I’ll bet you can hear the theme music in your head now, just at the mention of Mission Impossible.

Cast photo from the television program Mission...

Cast photo from the television program Mission: Impossible. This is the cast for its fifth season, beginning in 1970. From left: Leonard Nimoy, Greg Morris, Leslie (Anne) Warren, Peter Lupus, and Peter Graves. (Photo credit: Wikipedia)

I’m not talking about the Mission Impossible Tom Cruise movies of today, now in planning stages for the fifth installment, after its 1996, 2000, 2006, and 2011 movies –  but the original television show.

The music won its composer a Grammy for Best Instrumental Theme.

Asked why he scored it in 5/4 time, Argentine composer Lalo Schifren  explained, “things are in 2/4 or 4/4 time because people dance with two legs. I did it for people from outer space who have 5 legs.”

He also won a Grammy for Best Original Score for a Motion Picture or TV Show.

It all started on September 17, 1966.

The secret assignment was on a tape, which burned up as soon as it was played.

Each episode featured a nearly impossible situation for our heros, government secret agents, to get out of, except they were so clever they could create just the perfect tool they needed, like they were NASA engineers figuring out how tot get Apollo 13 home.

The diverse cast, in keeping with the progressive 60s – Leonard Nimoy, without his large, alien ears from his Star Trek days, African American Greg Morris as Barney Collier , Morris’ real-life son, Phil Morris, who played the Collier’s character’s son in the revival series and a series of women, such as Barbara Bain as Cinnamon Carter , Lesley Ann Warren as Dana Lampert  and Linda Day George as Lisa Casey, gave its stars tasks because of their skills, not assumptions about their gender or race.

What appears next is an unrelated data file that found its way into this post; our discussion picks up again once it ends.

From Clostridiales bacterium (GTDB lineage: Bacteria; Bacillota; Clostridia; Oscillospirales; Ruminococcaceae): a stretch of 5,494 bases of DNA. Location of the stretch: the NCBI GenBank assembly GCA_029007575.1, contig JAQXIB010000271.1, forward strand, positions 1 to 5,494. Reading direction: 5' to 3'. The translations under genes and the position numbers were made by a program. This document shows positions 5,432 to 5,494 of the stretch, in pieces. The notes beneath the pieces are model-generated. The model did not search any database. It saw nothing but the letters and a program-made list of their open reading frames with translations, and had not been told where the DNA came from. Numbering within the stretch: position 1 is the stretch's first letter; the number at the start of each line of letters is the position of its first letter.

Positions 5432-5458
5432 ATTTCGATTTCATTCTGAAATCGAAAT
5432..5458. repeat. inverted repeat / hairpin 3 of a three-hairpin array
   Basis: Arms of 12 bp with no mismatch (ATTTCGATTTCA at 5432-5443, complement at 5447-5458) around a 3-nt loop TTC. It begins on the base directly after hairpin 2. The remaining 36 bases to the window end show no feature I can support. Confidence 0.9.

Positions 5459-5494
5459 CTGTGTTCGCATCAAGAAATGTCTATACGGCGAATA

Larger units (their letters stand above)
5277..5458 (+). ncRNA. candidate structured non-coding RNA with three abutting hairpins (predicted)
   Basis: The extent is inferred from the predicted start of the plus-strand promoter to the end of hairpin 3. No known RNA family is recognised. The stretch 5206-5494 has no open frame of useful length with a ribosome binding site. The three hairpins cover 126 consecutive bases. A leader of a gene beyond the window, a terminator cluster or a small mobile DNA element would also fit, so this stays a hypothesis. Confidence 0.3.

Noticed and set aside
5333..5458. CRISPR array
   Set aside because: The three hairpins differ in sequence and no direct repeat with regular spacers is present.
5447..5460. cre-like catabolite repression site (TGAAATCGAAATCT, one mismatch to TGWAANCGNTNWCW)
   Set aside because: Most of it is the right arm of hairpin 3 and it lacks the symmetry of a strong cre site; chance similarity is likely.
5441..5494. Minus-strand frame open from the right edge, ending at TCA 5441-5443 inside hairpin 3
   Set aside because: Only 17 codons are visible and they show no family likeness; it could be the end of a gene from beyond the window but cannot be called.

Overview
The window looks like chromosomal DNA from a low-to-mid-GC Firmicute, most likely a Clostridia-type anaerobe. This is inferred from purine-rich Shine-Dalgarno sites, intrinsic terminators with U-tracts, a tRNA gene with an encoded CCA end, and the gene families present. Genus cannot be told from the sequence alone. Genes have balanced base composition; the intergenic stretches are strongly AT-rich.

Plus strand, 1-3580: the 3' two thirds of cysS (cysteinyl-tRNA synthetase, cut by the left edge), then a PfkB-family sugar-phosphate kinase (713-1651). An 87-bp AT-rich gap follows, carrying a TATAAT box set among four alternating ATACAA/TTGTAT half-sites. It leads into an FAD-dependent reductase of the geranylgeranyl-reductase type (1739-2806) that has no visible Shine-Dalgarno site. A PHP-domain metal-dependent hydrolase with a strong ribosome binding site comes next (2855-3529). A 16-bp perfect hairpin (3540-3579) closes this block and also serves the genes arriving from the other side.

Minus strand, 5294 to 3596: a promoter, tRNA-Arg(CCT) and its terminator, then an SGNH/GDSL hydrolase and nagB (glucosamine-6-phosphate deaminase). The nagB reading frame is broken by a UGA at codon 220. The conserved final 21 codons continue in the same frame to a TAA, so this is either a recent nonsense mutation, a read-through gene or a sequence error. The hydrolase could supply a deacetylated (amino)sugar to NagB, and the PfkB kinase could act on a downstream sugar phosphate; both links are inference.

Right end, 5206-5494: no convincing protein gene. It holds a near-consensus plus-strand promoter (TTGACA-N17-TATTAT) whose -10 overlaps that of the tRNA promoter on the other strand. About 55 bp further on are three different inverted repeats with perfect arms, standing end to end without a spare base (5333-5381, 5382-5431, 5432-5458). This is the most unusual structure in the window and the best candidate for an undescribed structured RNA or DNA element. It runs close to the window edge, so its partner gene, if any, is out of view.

Just after the assignment, the lead agent, Peter Graves for most of the series, had to decide who was going to be on his team.

He retrieved a folder with photos of possible team members, from whom he selected our heros and heroines, because of their various skills.

He sorted through head shots that were PR shots of the actors involved, both regulars and guest stars, but, interspersed were rejected head shots of, as it happens, various studio executives, staffers and their wives.

A TV Guide article at the time claimed it was a sign of status in the film studio hierarchy if your photo were included among the discarded team members.

Target bad guys range from vaguely-identified Eastern European governments to apartheid governments, and corrupt Latin American governments as well as neo-Nazis or corrupt politicians and crime figures in the U.S.

Whether they were an extra-CIA or an FBI front was never clear, since the FBI can, legally, only operate on crime inside the U.S. and the CIA only outside the U.S.

For all its fast action, the show rarely featured violence, preferring karma-like payback for the bad guys, though this might include bad guys being killed by their own people.

With 171 episodes, the show ran from from September 17, 1966 to March 30, 1973, a feat not surpassed on television for 35 years, until the series 24 beat it during its eighth season in 2010.

It was usually shown on Saturday or Sunday night at 9, but moved around from one season to the next, ending on Friday night at 8 for the last season.

Reruns are still shown on tv daily, in case you were wondering how the Millennials know anything about it, and the entire series is available on Netflix.

Or you can click on the title, Mission Impossible, and order it from amazon.

What was your favorite episode? Who was your favorite star?

 

Carol Covin, Granny-Guru

Author, “Who Gets to Name Grandma? The Wisdom of Mothers and Grandmothers

http://newgrandmas.com

 

 

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